I like the way this lens works.
I'll buy it, as soon as.
Guest 15-Nov-2005 12:24
Superb Lens
Guest 31-Oct-2005 01:03
I love using this lens! AWESOME!
Martin Trachsel13-Jul-2005 08:44
"Until I saw the above photos, I was ready to get a second job to pay for this lens. - I've changed my mind."

There's nothing like an informed decision ...
But maybe the pictures are worse than the lens? Postings on Pbase are made for many reasons, and technical perfection (focus, camera shake, subject movement etc.) is not the first one - but critical for long lens photography. Most members are amateurs like me, capable of trying to shoot moving subjects in less than perfect light with a long and slow lens:
For me an acceptable result, but not necessarily so for others. Sure, under such circumstances Canons 2.8/400 would do a better job, but for this I would have not only to find a second job, but also a better paid one. And I am not sure if I was willing to drag that monster along on my walks. Every lens is a compromise, and different peoples have different priorities.
Actually, I am looking for a cheap, short and light tele zoom for when I want to go light or unnoticed. But none of those currently available (Canon, Sigma, Tamron) can compete with the 4.5-5.6/100-400 L IS USM in picture quality (I can not afford the 70-300 DO IS and the 4/70-200L is too long and flashy). Is there anyone out there having an old Canon 3.5-4.5/50-200L idling around?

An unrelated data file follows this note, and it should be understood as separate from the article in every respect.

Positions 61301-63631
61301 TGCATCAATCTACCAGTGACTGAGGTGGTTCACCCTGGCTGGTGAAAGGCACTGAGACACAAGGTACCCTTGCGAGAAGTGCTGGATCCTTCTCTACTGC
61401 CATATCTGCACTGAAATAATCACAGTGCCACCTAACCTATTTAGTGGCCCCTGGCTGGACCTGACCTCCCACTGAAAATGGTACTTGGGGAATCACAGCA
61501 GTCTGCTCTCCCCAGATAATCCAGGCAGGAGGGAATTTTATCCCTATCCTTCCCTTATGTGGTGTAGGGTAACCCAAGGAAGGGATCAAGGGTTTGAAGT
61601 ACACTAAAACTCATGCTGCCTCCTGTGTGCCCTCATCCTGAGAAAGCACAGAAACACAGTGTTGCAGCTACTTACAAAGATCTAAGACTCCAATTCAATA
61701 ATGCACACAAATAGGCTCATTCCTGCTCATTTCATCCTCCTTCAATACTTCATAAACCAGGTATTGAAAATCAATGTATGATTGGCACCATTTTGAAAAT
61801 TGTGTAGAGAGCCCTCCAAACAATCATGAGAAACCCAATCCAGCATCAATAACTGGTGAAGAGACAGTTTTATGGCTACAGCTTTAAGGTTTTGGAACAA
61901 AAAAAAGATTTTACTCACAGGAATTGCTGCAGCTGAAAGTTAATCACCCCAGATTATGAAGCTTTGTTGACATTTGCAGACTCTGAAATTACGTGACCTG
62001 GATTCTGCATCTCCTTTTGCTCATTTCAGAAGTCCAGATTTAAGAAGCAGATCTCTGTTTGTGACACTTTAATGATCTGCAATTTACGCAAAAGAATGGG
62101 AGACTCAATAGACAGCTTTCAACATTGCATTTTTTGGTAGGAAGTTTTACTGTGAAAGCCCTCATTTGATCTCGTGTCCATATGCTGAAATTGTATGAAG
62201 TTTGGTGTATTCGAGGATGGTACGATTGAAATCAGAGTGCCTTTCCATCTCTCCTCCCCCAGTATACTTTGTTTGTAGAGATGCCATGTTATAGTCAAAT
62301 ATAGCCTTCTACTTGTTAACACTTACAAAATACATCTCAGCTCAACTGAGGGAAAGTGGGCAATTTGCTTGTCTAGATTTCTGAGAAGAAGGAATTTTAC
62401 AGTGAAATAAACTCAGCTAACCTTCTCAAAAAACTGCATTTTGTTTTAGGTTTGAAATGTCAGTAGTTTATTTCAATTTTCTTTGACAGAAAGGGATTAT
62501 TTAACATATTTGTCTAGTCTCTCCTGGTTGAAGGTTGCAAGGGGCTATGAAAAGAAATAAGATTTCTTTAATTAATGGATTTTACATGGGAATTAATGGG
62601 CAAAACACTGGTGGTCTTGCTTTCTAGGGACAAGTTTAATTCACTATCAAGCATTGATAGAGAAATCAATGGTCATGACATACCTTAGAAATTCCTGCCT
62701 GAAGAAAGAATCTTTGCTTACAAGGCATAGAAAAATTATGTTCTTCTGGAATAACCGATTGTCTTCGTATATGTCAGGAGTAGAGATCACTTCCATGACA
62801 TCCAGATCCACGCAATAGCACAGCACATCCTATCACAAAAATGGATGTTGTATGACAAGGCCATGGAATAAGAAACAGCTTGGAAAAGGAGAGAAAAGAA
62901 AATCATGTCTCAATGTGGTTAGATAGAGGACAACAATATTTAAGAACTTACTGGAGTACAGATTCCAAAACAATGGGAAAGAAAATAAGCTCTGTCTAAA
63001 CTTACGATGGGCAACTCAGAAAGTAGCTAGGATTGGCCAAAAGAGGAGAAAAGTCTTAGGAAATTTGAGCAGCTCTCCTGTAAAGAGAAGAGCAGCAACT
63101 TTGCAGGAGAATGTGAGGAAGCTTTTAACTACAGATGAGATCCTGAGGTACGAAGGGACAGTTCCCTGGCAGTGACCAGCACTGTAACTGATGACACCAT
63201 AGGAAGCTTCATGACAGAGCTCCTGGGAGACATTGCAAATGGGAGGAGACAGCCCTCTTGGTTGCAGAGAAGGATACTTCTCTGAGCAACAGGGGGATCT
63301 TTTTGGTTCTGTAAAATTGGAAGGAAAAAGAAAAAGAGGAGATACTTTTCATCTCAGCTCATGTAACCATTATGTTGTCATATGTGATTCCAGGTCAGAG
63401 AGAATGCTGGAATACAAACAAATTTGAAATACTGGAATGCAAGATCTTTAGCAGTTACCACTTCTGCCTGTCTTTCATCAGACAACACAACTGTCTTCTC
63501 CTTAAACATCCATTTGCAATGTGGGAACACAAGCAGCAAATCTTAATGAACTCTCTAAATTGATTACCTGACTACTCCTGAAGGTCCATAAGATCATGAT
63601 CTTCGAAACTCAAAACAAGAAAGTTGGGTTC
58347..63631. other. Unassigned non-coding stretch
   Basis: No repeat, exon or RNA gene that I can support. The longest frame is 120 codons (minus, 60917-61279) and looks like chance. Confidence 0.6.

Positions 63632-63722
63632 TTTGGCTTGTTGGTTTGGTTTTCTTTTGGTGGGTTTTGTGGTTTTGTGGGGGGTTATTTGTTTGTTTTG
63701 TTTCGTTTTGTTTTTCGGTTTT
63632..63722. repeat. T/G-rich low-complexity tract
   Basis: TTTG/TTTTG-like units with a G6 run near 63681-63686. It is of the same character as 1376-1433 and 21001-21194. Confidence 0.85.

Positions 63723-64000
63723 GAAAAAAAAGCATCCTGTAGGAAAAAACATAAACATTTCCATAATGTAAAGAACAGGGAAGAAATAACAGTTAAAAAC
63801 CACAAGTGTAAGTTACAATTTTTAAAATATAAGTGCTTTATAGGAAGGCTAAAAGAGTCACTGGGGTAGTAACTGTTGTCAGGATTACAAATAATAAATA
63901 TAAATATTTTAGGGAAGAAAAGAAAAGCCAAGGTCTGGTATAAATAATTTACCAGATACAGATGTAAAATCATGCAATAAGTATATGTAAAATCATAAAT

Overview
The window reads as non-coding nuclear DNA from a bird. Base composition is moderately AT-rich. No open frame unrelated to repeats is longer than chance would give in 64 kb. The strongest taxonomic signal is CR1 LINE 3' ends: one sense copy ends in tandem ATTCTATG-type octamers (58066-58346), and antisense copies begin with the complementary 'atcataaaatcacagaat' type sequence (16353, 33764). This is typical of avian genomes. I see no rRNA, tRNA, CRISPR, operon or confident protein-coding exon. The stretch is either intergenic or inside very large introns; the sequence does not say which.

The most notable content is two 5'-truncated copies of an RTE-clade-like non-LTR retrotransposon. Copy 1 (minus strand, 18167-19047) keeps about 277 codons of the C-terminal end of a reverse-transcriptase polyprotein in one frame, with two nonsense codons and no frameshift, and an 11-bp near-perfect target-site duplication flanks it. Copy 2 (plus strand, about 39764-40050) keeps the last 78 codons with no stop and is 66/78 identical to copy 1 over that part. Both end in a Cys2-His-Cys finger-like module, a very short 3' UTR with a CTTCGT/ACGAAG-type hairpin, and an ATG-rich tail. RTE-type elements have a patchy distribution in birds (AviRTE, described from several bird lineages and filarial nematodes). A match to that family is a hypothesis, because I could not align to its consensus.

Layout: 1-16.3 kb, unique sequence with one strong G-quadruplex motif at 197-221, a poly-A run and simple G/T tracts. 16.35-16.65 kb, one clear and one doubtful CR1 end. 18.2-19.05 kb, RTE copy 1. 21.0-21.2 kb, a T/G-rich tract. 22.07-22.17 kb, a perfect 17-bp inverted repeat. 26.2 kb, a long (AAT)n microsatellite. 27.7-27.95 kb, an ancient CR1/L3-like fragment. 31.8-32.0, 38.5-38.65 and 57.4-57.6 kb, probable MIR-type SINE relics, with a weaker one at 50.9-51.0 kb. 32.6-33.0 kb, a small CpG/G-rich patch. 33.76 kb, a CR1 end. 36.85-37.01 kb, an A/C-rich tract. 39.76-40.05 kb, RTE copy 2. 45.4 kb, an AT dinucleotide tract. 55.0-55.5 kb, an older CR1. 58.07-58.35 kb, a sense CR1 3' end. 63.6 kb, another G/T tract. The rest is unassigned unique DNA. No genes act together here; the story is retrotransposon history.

John Morris12-Jul-2005 00:26
Until I saw the above photos, I was ready to get a second job to pay
for this lens.

I've changed my mind.
Guest 20-Mar-2005 10:13
You are absolutely right Scott, I have purchased it a month ago and I carry it everywhere. It's what I needed it for animals shooting and or portraiture.
J. Scott Coile28-Dec-2004 21:04
This is a wonderful wildlife lens. With a two stage Image Stabilization (IS) it compensates well for average aperture range. It is incredibly useful for single lens use in adverse situations when lens changes could compromise DSLR sensor cleanliness. The push pull zoom design is a pleasure for some and a pain for others. I personally enjoy this design.